Is Your Credit History Preventing You from Getting a Job?

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  • March 29, 2012
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For some, having coding credentials and experience isn’t enough to guarantee a job in a physician’s office. It may require a good credit history, too.

In 2010, the U.S. Equal Employment Opportunity Commission conducted a public meeting to explore the use of credit histories as employee selection criteria. During that meeting, Christine V. Walters of the Society of Human Resources Management said, “13 percent of organizations conduct credit checks on all job candidates … [and] another 47 percent … consider credit history … for select jobs.”

“A bad hire can be costly [for physicians],” reports amednews staffer Victoria Elliott.

But what about the cost to the job seeker? In the wake of a recession, a good credit standing is a major feat. Just because you were late paying your mortgage one month doesn’t make you a potential thief, and it certainly shouldn’t cost you a job.

“There is no documented evidence supporting a correlation between poor credit and being a poor performer on the job, or even being a greater threat to steal from the practice,” writes Elliott.

And yet, even in states where it’s unlawful to use credit reports to screen job applicants, exceptions—such as jobs involving money handling or access to sensitive information—permit such conduct. “This may mean a medical practice can argue that a billing person or a medical records staffer should be subject to a credit check,” Elliott said.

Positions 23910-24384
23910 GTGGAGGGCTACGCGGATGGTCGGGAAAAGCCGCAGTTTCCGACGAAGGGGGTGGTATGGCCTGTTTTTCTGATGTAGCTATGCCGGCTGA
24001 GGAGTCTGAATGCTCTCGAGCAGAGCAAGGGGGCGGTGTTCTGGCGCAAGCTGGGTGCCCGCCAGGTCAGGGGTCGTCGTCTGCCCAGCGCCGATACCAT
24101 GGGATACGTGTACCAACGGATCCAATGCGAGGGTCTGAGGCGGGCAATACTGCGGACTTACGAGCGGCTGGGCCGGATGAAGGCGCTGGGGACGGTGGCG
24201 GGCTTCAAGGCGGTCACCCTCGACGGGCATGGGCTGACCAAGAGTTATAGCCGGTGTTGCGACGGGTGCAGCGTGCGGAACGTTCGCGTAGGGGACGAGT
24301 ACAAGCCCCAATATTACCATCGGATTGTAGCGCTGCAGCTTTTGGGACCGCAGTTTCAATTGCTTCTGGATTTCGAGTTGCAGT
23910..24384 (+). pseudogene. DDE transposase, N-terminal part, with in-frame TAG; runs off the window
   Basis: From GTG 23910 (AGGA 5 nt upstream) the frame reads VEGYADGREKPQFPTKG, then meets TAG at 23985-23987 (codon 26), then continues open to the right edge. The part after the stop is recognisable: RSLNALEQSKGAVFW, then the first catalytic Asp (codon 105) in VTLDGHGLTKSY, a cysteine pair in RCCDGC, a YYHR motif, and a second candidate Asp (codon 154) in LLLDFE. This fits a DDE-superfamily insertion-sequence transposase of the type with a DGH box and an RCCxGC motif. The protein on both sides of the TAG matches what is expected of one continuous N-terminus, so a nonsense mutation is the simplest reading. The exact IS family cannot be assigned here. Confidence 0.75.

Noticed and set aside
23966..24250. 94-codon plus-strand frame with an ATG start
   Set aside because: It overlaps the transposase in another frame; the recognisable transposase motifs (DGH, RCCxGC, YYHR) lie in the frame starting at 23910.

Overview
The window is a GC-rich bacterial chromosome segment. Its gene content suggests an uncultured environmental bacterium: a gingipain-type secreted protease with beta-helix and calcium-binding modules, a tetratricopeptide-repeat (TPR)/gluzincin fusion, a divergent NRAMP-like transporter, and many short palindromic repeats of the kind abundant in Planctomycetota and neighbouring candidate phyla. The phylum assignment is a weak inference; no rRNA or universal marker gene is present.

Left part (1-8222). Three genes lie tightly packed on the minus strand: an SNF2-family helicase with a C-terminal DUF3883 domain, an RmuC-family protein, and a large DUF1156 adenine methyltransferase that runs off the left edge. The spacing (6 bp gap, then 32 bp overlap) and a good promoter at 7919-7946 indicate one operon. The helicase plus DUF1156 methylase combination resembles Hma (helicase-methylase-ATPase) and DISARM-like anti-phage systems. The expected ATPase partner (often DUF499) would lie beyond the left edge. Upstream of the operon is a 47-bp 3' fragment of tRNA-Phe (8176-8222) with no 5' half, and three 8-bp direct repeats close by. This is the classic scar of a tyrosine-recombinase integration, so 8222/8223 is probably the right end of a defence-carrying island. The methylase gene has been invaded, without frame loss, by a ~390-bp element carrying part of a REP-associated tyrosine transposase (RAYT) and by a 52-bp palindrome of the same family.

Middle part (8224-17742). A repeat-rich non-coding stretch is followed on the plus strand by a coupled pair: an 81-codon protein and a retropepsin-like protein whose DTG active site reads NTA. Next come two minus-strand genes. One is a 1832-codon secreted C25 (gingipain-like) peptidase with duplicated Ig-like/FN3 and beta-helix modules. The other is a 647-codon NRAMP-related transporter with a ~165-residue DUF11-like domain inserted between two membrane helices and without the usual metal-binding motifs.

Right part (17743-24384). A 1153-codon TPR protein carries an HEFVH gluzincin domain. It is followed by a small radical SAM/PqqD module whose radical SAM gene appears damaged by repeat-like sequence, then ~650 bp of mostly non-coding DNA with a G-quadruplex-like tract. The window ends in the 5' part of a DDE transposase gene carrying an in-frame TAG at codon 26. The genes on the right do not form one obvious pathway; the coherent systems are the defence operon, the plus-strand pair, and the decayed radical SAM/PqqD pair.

Job seekers do have some recourse. A potential employer cannot obtain access to your credit history without your permission. And if you’re turned down because of a poor credit history, federal law requires the company to give you a copy of your credit report—at which time you may be given the opportunity to redeem yourself.

Rather than wait for the ball to drop, however, a better idea is to know your credit history and, if necessary, go into an interview with an ready explanation should the subject come up. is the only authorized source for the free annual credit report that’s yours by law, according to the Federal Trade Commission (FTC). The Fair Credit Reporting Act guarantees you access to your credit report for free from each of the three nationwide credit reporting companies — Experian, Equifax, and TransUnion — every 12 months.

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No Responses to “Is Your Credit History Preventing You from Getting a Job?”

  1. Karen Braddock says:

    GET YOUR CREDIT REPORTS. I just happened to ask a question of my bank and a big confusion came to light that I did not even know about.

  2. Melody Golden says: